"Asunder blunder"


A story in The Washington Post's Metro section last week was actually very positive. Those who read the profile on Bishop Harry Jackson got a full picture of the devoted marriage champion who has fought long and hard to save the institution in the District of Columbia.

But the Post's headline writers gave away their extreme bias in the way they introduced the story: "Seeking to put asunder." And there's the rub. To the editors of the Post, it is Harry Jackson who is trying to separate---put asunder---those who have been joined together.

In framing the issue thus, of course, the Post turns upside down the words of the one who first gave us that injunction. Jesus says in Matthew 19:6: "Wherefore they are no more twain, but one flesh. What therefore God hath joined together, let not man put asunder."

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So the Post's "asunder blunder" gets it exactly backward. Should we be surprised? Bishop Jackson is certainly right about God's view of marriage. I'd like to add to his strong defense another reason for supporting true marriage: civil rights.

When proponents of same-sex unions say "civil marriage is a civil right," I agree with them. But they are wrong to think that civil marriage can be pulled and stretched and distended to meet their radical social agenda. What they are seeking is a counterfeit of marriage

In 1967, in the case of Loving v. Virginia, the U.S. Supreme Court ruled 9-0 that the laws of that commonwealth banning interracial marriage were unconstitutional. Marriage was a fundamental civil right of Americans, wrote Chief Justice Earl Warren. He also noted that marriage is necessary for the continuance of society.

Within the last five years, this point has been picked up on by the supreme courts of Washington state, New York, and Maryland. These are not conservative judicial bastions. But those judges recognized what Chief Justice Warren only implied: Marriage is necessary for the nurture of children.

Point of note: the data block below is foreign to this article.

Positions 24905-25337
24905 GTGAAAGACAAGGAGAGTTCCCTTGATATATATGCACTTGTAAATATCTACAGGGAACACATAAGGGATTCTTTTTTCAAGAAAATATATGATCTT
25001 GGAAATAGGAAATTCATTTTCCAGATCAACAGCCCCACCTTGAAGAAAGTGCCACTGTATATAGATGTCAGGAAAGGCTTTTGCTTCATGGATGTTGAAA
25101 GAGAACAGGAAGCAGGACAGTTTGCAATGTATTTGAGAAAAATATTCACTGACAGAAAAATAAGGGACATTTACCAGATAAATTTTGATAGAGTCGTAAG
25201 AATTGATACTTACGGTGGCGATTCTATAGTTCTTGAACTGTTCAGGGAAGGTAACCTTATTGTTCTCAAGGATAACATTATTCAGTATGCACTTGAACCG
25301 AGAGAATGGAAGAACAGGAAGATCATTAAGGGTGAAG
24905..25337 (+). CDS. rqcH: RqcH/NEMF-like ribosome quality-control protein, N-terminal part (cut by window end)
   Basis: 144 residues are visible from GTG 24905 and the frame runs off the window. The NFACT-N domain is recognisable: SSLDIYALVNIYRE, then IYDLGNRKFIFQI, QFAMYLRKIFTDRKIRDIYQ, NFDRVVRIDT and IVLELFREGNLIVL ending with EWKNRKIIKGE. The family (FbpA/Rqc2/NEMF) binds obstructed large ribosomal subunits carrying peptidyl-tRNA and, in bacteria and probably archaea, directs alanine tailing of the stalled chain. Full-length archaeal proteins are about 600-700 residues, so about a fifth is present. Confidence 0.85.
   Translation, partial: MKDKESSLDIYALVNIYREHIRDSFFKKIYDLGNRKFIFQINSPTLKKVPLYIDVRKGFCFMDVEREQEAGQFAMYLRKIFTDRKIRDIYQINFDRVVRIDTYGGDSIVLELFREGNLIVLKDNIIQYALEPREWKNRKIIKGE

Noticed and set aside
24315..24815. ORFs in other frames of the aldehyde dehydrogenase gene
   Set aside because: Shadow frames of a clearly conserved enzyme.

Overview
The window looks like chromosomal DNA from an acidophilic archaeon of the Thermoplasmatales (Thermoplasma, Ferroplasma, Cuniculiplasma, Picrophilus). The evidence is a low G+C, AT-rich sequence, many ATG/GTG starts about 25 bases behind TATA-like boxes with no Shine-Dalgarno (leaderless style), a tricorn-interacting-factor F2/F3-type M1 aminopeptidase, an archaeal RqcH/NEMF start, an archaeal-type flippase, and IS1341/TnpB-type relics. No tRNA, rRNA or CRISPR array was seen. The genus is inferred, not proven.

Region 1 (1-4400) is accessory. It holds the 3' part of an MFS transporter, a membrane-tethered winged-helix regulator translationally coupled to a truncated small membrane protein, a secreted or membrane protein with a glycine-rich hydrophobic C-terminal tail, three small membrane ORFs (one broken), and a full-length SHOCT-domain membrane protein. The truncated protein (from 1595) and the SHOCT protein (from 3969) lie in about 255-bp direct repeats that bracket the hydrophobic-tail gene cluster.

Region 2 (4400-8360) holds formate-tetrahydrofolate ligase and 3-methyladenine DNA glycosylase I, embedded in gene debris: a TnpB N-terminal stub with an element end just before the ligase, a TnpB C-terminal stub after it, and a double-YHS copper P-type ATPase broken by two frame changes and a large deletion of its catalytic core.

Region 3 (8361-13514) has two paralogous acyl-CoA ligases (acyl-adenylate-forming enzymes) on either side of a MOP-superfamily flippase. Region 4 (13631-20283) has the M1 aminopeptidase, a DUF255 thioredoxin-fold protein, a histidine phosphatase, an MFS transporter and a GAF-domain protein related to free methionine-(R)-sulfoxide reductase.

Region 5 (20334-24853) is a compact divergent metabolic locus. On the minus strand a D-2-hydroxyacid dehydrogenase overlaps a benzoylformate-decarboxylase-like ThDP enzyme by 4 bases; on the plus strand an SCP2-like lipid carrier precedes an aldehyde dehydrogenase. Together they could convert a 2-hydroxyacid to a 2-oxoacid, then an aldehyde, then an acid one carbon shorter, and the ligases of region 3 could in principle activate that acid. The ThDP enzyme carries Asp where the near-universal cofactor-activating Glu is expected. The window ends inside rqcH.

What the marriage counterfeiters are doing is stripping away Americans' civil rights. If everyone can marry, then no one can marry. There will no longer be marriage in America. Allow two men to marry and you have no logical or legal basis for denying the right of civil marriage to two men and a woman. Allow two men to marry and you cannot legally or logically ban a brother and sister from marrying. The radicals don't want to mend marriage; they want to end it.

It tells us much that liberals on the District Council and the D.C. Board of Elections are terrified of letting Washingtonians vote on protecting marriage. The district is one of the most reliably liberal and Democratic constituencies in the country. Since D.C. got three electoral votes by constitutional amendment, those votes have never been cast for a Republican. Why are liberals so afraid?

They are afraid of their own constituents because they know that marriage is a bridge issue. It unites black, white, Hispanic, and Asian. It unites rich and poor. It unites Democrats and Republicans. When marriage is on the ballot, marriage wins. Maine has not gone Republican since Ronald Reagan's landslide victory of 1984, but Maine just went strong for marriage.

Let the people vote. It's the best way to protect our precious civil rights.

Ken Blackwell
Ken Blackwell

Ken, a senior fellow at the Family Research Council, is the co-author of The Blueprint: Obama's Plan to Subvert the Constitution and Build an Imperial Presidency. Follow Ken on Twitter @kenblackwell.


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